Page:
To make technology matter more, companies need to understand the underlying drivers for the magnitude of achieved technology impact. Having worked with many organizations across the world on similar topics, I have designed a formula to illustrate how to amplify the technology impact, i.e., how to make technology matter more:
There are four underlying areas that will drive the magnitude of the technology impact:
- Application: Identify opportunities to apply technologies to external and internal products/services and business processes to create concrete business impact
- Adoption: Design the user desirable products and drive change management, especially with behavioral changes, to ensure that as many internal and external users are embracing the technology products/applications as possible
- Acceleration: Get to the projected impact of the technology applications as quickly as possible and adopt a test & learn mindset to adjust applications whenever necessary
- Architecture: Design and develop underlying technology foundation that can evolve with the technology advances, vs. something that is complex and obsolete the day the technology is deployed into users’ hands
While technology has been widely installed in many companies, there are still a lot of opportunities to further apply technology across the enterprise. There are four major areas where technology can be further applied:
- Automation: Look around in many companies today and we can still see paper, phone, and PDF files everywhere. Most executives will see the potential of automating paper and phone because manual labor is always associated with paper and phone. PDF files are actually another significant opportunity area since the information locked in the ubiquitous PDF files will often require human intervention. There are tremendous opportunities to apply new automation techniques to reduce the presence of paper, phone, and PDF files.
- Intelligentization: The past focus of technology investment has been on the automation of manual activities and the electronification of transaction records. With the advance of big data, advanced analytics, and AI, companies now have huge opportunities to “intelligentize” the computer systems in place today and to augment existing systems and human users with predictive and prescriptive actions.
- Personalization: Applications today are still one-size-fits-all. Every user gets the same products and services. Personalization can fundamentally transform the user experience, the value proposition offered to users, and the value accomplished by the companies.
- Visualization: in addition to the traditional look & feel of Excel and user interfaces, advanced human-machine interfaces such as Augmented Reality and Virtual Reality can create new opportunities for companies to apply technology.
New applications are useless if their full potential is not realized because of poor user reception and usage. There are too many failed technology products that were super strong on features but not widely used. Even some of the newer tools such as AI and sales force tools are still facing the adoption issues where only a small percentage of features and functionalities are being widely utilized. Companies must solve the adoption issues to make sure the value gets maximized.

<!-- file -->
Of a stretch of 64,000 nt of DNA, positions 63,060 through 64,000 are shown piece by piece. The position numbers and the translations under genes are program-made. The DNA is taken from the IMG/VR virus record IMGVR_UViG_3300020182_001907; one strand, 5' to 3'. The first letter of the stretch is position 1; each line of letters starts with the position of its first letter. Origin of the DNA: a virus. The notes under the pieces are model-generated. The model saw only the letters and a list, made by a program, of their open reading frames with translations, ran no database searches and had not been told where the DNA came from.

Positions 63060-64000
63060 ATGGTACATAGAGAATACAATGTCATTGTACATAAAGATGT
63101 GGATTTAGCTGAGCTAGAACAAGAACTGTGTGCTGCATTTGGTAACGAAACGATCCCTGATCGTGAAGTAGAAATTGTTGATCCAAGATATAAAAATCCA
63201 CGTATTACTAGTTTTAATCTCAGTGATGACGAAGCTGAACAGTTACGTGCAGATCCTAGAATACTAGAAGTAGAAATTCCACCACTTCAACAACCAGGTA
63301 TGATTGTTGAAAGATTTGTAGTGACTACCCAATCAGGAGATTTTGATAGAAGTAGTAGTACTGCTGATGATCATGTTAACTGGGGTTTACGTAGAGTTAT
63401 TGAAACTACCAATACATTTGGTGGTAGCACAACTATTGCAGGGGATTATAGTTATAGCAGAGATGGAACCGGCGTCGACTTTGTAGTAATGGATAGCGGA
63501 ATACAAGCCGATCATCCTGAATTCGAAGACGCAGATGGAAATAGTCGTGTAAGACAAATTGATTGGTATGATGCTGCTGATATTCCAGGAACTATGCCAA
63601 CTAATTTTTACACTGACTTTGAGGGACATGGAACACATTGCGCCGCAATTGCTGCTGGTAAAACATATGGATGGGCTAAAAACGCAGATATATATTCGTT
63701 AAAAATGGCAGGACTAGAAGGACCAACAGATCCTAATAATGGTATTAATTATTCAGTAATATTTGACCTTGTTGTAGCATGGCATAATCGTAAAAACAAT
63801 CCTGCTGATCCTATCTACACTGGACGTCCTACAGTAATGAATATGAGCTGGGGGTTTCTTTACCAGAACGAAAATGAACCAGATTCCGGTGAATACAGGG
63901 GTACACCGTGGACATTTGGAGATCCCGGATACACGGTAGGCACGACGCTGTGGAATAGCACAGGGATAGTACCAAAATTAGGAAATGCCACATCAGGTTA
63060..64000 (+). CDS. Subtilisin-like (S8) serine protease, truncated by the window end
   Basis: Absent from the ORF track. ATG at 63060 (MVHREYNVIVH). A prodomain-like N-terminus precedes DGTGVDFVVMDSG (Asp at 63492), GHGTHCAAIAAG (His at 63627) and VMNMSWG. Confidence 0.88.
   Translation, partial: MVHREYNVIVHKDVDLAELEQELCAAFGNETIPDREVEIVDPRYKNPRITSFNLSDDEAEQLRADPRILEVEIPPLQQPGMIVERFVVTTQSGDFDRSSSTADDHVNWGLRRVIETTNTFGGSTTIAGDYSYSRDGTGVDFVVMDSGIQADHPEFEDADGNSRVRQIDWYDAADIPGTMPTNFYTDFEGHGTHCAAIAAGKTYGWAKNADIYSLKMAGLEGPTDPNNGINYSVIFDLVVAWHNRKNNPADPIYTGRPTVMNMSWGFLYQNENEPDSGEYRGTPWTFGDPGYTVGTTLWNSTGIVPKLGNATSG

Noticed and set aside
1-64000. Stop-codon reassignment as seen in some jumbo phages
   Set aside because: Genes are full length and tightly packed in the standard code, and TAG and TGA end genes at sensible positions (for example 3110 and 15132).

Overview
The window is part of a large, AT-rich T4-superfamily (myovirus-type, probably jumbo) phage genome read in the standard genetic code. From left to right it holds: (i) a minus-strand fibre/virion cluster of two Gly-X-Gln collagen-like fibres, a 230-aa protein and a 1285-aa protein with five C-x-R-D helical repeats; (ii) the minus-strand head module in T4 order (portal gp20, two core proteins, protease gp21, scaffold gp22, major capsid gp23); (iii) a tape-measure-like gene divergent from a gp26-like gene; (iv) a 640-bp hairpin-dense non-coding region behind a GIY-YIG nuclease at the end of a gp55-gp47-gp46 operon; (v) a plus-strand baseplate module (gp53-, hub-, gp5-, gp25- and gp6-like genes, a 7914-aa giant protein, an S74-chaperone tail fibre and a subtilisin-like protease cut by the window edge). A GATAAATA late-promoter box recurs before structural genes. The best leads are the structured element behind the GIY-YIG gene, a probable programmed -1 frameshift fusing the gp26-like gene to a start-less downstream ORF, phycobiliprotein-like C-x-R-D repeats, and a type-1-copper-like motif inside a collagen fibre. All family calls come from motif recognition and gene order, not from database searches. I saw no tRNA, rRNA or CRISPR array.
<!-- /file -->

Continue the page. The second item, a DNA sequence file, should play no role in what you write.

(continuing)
Solving the adoption issues would require companies to holistically apply design principles across the adoption lifecycle: pre-adoption (when the products were being envisioned and user pain points are being identified and addressed), during-development (when the right products are being designed and developed, with the right set of user interfaces, features, and functionalities), and post-deployment (when change management is being applied to drive user adoption). Too many companies didn’t pay enough attention to adoption until they realize the products are not being used by the actual users. That’s too late!
Technology is now truly changing at lightspeed. Traditional approaches to multi-year IT programs won’t suffice to allow companies to capture the full potential of technology. Tech giants such as Google and Amazon are literally creating new features every second. Companies must have weekly metabolism at least to keep up with those giants. To achieve such speed, companies should reevaluate how they organize the technology organizations, how they deploy technologies, and how they develop new technology talents to ensure they can shorten the lead time to get new technology applications imagined, designed, deployed, and adopted.
Technology is complex. When new applications are created, companies also tend to just add to the current technology landscape which further increases the technical complexity. Technology complexity will slow down the development and adoption of technology products and services. The complexity will also create impediments to prevent companies from being able to continue to evolve with future technology advances and introduce new functionalities to the products. To reduce architectural complexity, companies must aggressively push for the modularity of technology architecture. Furthermore, companies should launch the right architecture assurance processes to ensure careful consideration and decisions on tradeoffs between short term needs to get the products to the market and long-term maintainability and evolvability of the technology. Lastly, companies must be willing to periodically gut the current architecture and move to the new. While we admire the technical elegances of the platforms from true technology companies, we often don’t realize that those companies revamp the underlying infrastructure on a frequent basis.
As someone who has been working on a journey to make technology matter over the last 20+ years, the 4 A’s are my view of the underlying drivers for technology impact. If you have more thoughts and ideas, please reach out to me!